My mother, whose name was Mary Jane, died 6 months after I was sent to Denver to live with my father’s sister and her husband. The last words we exchanged were while she was in bed and I stood at the door of her bedroom. When she died, it was decided that I wouldn’t be taken back for her memorial. For a long time my heart would jump when I saw a face or heard a voice that resembled mom’s. So when I think of the joy Mary Magdalene felt, as Jesus said, ‘Mary!’ I know something of how it would feel if I heard him call my name when I never expected to hear his voice again.

I am grateful for the Bible. In it I can read at any time how intimately God knows each of us,(Psalm 139), How much he loves us,John 3;16-17), how we listen to his voice and know it and that he and the Father are one, (John 10;27-31).

This week, savor the above scriptures and others about the first day of the resurrection. Also, the scriptures that remind you of Jesus and his Father’s love and care for you.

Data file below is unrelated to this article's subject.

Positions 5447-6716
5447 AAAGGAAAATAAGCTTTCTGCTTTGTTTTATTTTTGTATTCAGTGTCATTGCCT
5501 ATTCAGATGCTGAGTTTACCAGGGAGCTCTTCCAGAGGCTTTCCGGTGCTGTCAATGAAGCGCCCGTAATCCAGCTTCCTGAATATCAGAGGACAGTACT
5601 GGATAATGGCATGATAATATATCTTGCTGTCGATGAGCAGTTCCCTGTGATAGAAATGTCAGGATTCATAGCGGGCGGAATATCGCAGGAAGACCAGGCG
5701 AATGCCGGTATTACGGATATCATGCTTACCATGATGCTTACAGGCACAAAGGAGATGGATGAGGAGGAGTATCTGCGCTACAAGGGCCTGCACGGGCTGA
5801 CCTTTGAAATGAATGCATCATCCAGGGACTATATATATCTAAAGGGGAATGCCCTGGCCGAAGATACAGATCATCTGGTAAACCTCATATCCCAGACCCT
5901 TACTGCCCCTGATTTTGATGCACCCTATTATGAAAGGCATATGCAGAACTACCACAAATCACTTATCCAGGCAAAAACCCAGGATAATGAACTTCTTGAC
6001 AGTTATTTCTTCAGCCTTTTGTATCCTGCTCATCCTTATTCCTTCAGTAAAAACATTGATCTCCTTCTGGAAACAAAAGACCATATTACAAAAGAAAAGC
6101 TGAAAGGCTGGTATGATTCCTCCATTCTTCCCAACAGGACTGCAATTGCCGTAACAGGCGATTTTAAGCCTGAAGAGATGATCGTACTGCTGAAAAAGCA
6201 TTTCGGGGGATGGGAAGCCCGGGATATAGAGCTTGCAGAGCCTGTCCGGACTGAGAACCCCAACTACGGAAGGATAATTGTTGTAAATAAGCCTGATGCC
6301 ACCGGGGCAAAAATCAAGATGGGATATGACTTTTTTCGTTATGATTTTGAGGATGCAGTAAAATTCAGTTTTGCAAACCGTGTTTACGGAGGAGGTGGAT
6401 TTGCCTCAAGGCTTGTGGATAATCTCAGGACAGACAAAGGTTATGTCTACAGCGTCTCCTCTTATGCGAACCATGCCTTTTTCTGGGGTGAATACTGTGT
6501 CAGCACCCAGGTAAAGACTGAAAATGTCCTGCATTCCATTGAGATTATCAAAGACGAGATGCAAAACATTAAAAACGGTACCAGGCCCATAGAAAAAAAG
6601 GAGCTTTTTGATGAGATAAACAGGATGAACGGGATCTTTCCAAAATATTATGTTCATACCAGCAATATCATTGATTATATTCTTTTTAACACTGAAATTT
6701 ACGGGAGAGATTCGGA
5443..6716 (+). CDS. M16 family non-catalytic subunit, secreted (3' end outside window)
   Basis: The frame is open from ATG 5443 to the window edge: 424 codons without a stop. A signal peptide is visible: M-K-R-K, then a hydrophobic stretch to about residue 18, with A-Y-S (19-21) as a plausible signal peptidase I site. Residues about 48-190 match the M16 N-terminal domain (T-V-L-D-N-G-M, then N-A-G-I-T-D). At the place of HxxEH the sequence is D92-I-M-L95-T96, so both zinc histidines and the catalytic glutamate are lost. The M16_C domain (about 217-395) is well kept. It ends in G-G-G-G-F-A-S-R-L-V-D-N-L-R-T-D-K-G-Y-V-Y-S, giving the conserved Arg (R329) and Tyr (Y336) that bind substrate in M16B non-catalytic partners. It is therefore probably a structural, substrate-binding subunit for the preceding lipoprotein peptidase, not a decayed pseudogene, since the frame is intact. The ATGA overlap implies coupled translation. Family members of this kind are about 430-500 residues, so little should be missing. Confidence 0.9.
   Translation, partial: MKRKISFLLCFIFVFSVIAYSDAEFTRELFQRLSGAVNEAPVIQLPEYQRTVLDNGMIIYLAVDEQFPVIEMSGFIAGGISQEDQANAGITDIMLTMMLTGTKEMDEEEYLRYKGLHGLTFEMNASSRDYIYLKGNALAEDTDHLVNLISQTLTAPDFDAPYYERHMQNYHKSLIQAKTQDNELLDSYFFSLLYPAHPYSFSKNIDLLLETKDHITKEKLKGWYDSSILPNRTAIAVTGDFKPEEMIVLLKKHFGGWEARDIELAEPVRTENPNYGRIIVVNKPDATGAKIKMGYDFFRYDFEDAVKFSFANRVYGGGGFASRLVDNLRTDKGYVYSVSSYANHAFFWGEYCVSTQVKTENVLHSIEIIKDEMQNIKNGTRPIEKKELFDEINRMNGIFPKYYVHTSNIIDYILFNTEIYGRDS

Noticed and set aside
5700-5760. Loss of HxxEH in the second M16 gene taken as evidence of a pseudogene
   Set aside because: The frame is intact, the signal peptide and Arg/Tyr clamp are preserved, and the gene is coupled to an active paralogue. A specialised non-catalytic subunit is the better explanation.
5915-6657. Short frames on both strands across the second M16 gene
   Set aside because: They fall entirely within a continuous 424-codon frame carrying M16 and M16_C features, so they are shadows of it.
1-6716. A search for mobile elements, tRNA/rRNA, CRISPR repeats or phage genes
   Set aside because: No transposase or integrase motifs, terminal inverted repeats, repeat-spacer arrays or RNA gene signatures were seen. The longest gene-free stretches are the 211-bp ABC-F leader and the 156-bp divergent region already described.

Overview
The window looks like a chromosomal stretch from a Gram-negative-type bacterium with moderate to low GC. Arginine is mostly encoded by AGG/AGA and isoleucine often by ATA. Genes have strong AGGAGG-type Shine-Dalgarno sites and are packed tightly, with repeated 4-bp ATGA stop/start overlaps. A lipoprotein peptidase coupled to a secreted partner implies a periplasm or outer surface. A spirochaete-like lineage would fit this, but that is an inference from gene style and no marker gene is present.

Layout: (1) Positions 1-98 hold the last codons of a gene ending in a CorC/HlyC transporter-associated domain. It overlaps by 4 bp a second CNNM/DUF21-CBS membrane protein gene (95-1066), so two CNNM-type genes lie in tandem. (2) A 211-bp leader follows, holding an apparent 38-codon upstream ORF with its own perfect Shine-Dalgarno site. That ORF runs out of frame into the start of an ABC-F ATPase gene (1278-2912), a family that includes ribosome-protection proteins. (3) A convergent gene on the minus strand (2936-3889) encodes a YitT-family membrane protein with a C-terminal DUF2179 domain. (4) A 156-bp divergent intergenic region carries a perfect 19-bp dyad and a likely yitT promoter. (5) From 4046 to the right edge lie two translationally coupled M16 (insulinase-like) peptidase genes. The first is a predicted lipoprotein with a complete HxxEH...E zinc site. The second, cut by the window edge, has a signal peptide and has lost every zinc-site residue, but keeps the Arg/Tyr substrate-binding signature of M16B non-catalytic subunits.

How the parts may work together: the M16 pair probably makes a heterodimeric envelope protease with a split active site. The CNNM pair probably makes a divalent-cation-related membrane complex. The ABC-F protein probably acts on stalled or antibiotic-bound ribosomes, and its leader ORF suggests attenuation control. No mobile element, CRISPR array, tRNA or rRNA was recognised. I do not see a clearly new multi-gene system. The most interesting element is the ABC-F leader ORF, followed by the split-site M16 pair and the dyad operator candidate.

Called By Name2022-04-26T20:21:15-06:00

Tunnel Vision

Now Mary stood outside the tomb crying. As she wept, she bent over to look into the tomb and saw two angels in white, seated where Jesus’ body had been, one at the head and the other at the foot. They asked her, “Woman, why are you crying?” “They have taken my Lord away,” she said, “and I don’t know where they have put him.” At this, she turned around and saw Jesus standing there, but she did not realize that it was Jesus. He asked her, “Woman, why are you crying? Who is it you are looking for?” John 20:11-15a NIV

Let’s set the scene. Friday – Mary Magdalene witnessed first hand the crucifixion of her beloved teacher and Lord. She saw his broken, bloodied, definitely dead body placed in the tomb on Friday. If you have ever lost a loved one, then you know the grief that Mary was feeling. If perhaps you have not, let me give some insight. Intense grief for someone you loved affects every part of your being. Grief involves your mind, your emotions and your physical body. Many grieving people don’t remember to eat, have difficulty sleeping, or continually replay the trauma of the loved one’s death scene. Most likely, Mary has not slept much and was in an emotional state of shock. Yet she observed the Sabbath, she gathered spices and perfumes and brought them so that she could demonstrate her devotion to her Lord, by putting them on his body, as was the Jewish custom.